A photon is the smallest discrete amount or quantum of electromagnetic radiation, and it is the basic unit of light. It exhibits no shape, “point particle,” according to the standard model of particle physics, meaning that a photon interacts as if it is entirely located at a single point in space and does not spread out to fill a three-dimensional volume.
In this study, a new theory, in which the photon demonstrates a structure and shape, is proposed based on the perturbed quantum superfluid field (vacuum) in the photon epoch during the first seconds of the Big Bang.
Photons are the nonlinear manifestation of Kelvin–Helmholtz instability that induces the formation of elliptical vortices, known as Kida vortices, which are converted to a three-dimensional spheroidal structure that remains unchanged in time and rotates with uniform angular velocity due to Coriolis force. Using hydrodynamics laws and applying them to a superfluid vacuum, the basic properties of the photon are described.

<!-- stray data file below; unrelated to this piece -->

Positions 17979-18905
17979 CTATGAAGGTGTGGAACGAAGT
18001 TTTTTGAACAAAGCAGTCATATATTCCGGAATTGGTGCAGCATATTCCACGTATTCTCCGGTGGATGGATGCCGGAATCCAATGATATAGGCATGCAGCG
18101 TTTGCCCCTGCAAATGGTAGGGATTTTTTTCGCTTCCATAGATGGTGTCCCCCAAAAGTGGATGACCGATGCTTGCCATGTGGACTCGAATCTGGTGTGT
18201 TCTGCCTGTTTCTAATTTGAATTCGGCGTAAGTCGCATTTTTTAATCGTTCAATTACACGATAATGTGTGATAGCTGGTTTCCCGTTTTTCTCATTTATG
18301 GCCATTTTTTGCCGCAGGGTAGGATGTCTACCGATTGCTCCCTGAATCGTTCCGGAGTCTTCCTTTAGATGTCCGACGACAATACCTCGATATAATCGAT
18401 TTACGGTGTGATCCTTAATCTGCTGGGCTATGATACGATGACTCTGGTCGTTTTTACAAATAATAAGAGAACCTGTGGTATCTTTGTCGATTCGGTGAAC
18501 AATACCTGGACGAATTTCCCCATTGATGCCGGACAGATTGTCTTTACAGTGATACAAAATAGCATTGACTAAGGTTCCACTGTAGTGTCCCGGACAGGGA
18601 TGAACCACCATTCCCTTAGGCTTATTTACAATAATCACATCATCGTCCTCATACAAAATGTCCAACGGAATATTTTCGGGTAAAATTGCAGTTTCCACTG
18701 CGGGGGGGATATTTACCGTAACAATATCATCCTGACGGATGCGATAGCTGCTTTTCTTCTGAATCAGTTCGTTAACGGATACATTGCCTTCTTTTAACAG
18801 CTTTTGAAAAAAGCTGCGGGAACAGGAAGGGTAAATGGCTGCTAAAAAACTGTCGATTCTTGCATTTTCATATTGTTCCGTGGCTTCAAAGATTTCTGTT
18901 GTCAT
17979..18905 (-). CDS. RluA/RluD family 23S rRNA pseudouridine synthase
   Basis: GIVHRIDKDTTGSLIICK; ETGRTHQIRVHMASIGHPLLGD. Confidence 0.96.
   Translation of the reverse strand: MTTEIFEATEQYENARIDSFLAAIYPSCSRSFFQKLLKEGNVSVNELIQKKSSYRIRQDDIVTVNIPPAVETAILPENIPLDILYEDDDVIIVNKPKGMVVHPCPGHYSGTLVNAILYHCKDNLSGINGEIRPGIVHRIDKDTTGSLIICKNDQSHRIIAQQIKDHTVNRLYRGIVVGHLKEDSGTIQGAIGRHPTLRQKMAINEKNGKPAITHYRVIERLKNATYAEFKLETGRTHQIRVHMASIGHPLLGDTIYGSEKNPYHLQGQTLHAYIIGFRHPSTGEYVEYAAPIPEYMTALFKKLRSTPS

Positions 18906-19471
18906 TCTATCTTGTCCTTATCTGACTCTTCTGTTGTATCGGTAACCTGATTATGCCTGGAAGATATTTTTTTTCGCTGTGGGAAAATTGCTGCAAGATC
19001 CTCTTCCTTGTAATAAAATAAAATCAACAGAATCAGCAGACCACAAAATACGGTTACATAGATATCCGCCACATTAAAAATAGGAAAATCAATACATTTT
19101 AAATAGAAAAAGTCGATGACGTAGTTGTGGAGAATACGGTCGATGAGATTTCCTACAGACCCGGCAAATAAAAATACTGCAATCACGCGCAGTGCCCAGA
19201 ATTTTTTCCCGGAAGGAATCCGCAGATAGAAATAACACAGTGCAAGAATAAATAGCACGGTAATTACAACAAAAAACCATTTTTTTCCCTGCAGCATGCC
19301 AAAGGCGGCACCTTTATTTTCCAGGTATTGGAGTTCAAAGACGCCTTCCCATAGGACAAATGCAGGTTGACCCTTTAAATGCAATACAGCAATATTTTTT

Moreover, this study provides mathematical models to calculate the kinetic energy, radius, volume, charge, and particle-wave duality of photon. To confirm the proposed theory, the mathematical formulations are presented.
We conclude that the photon shape is accessible to human imagination; knowing this shape helps determine photon properties and sheds light on how matter is made as well as explains the interactions of subatomic particles.